The Top Fuel had a period of 15 years where it was not only Trek’s staple XC race bike, but also arguably one of the most renowned and name-checked models you would find at the highest level of World Cup competition. However, in 2019 a new bike broke cover to potentially replace the Top Fuel as the Trek Factory race team's bike of choice. We subsequently came to know this new bike, with its interesting sliding suspension design, as the new Supercaliber. It’s a bike that occupies the space between the Procaliber, Trek's hardtail that features a decoupling link around the seat tube junction, and the Top Fuel, the bike that we’ll be looking at today.
Trek Top FuelFrame material:
Carbon or AlloyIntentions:
120mm (120mm fork)Wheelsize:
XS 27.5” - S / M / ML / L / XL / XXL 29"Head Tube Angle:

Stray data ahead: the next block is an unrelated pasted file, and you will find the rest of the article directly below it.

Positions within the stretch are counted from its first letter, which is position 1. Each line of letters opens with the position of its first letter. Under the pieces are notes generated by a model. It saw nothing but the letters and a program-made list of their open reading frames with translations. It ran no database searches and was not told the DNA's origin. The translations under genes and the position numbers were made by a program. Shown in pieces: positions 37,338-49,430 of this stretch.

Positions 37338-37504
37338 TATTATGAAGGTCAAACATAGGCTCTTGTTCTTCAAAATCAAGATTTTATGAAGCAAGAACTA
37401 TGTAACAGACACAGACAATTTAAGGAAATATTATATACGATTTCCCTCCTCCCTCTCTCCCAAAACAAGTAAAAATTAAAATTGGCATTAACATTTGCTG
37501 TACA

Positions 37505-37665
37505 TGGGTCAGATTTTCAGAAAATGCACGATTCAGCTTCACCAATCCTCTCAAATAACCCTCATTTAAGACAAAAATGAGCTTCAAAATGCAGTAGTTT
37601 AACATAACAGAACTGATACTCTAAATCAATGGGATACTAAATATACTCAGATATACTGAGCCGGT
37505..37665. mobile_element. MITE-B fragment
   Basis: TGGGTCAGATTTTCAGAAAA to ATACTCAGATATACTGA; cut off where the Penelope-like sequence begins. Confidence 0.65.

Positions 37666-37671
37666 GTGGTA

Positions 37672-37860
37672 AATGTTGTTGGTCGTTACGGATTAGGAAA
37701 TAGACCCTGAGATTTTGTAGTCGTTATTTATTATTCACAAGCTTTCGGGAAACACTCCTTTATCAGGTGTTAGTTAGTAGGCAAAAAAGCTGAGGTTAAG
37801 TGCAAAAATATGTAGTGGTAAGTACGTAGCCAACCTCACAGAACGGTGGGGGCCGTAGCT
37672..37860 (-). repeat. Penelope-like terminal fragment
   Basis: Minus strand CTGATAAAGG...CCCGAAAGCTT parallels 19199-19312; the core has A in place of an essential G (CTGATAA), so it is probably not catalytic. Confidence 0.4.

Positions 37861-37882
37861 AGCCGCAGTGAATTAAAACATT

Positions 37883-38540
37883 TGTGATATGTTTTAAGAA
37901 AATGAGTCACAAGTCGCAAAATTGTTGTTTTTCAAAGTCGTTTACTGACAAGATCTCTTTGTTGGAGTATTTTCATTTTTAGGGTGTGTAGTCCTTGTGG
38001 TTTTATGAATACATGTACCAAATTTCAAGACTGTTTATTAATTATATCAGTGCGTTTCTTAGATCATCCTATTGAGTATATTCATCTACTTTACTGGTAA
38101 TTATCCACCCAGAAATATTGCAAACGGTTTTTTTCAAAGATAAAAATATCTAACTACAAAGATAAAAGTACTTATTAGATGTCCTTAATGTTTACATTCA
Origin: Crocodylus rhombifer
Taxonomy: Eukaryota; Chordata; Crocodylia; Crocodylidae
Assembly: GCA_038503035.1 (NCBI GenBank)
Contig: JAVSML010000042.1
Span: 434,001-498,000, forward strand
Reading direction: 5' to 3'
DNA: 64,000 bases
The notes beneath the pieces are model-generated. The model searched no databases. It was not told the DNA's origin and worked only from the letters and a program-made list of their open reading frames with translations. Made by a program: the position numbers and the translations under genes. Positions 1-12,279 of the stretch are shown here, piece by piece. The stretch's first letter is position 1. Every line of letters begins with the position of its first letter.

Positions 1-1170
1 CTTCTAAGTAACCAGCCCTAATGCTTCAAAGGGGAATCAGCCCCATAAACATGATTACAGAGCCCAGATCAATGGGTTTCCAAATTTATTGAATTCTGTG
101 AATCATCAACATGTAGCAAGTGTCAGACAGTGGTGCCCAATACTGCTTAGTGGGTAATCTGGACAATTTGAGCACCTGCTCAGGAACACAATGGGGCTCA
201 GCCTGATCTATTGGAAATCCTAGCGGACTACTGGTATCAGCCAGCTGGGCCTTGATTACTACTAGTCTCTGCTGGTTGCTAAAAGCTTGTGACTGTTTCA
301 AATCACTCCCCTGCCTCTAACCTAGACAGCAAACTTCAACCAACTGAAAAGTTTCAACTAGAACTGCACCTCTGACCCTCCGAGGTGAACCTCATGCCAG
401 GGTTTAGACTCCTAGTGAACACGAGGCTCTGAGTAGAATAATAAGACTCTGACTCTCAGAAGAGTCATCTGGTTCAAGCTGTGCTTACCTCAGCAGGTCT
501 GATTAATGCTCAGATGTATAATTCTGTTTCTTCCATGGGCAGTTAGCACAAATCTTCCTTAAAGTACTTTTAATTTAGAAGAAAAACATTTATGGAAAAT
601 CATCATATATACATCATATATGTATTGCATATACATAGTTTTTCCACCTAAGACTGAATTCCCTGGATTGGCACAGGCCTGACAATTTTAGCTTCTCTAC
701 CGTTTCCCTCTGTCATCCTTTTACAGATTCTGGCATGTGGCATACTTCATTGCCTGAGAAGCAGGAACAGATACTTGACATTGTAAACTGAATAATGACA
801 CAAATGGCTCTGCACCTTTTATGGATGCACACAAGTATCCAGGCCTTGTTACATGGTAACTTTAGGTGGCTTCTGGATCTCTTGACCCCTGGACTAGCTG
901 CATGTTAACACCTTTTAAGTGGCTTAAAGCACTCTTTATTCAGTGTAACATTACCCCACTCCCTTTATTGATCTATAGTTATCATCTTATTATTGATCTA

$2,559 - $10,999 USDMore info: trekbikes.com
So, what was to become of the Top Fuel? Had it been superseded or dare I say replaced by the Supercaliber? Well, no. In fact, the Top Fuel has undergone a whole raft of changes in recent years that aim to keep it at the forefront of short travel full suspension bikes that pack a punch. The new 2022 version is no different and sees many of these ideas developed further.
When I spoke to some of the team at Trek, they were very comfortable with the fact that this wasn’t a race bike anymore and isn’t there to try and satisfy the brand’s racing aspirations - they have the Supercaliber to do that. This is a bike, if you were to race it, that will be more suited to the BC Bike Race, but all in all is aimed squarely at trail riders who want something very efficient that can also enable them to ride more technical trails with confidence.Frame Details
The new Top Fuel’s travel increases by 5mm to a 120mm platform, with the option of a 130mm fork, but now features far more progressive geometry and some refined features. For instance, the new model features Knock Block 2.0 that gives you a larger 72 degrees of turning radius. You can also remove this feature, should you wish to. However, in the few rides I’ve had on this bike I have never found it to be a hindrance.